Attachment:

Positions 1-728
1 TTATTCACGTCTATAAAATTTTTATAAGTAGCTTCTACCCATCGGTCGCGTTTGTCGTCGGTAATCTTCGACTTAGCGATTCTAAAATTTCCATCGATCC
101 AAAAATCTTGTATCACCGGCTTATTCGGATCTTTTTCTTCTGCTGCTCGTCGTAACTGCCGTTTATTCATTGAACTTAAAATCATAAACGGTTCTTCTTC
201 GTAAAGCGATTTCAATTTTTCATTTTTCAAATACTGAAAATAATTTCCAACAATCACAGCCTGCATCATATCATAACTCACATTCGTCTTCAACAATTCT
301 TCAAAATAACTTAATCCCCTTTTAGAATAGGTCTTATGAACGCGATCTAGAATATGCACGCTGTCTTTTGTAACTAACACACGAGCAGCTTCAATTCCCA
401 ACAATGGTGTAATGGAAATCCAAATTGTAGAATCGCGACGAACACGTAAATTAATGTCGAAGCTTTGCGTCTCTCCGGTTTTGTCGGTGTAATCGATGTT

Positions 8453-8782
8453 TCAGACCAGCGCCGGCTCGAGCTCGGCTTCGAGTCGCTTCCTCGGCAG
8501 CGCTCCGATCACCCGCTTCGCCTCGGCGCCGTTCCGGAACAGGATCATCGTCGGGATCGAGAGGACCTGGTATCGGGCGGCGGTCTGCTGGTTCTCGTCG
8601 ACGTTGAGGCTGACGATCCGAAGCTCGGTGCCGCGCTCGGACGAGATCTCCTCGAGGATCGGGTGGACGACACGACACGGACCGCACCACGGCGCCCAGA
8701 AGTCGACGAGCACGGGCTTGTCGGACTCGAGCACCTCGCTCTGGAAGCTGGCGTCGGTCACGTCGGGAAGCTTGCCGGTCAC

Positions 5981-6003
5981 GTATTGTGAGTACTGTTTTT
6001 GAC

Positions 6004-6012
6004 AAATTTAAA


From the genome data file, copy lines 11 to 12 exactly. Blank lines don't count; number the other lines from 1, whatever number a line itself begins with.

8701 AGTCGACGAGCACGGGCTTGTCGGACTCGAGCACCTCGCTCTGGAAGCTGGCGTCGGTCACGTCGGGAAGCTTGCCGGTCAC

Positions 5981-6003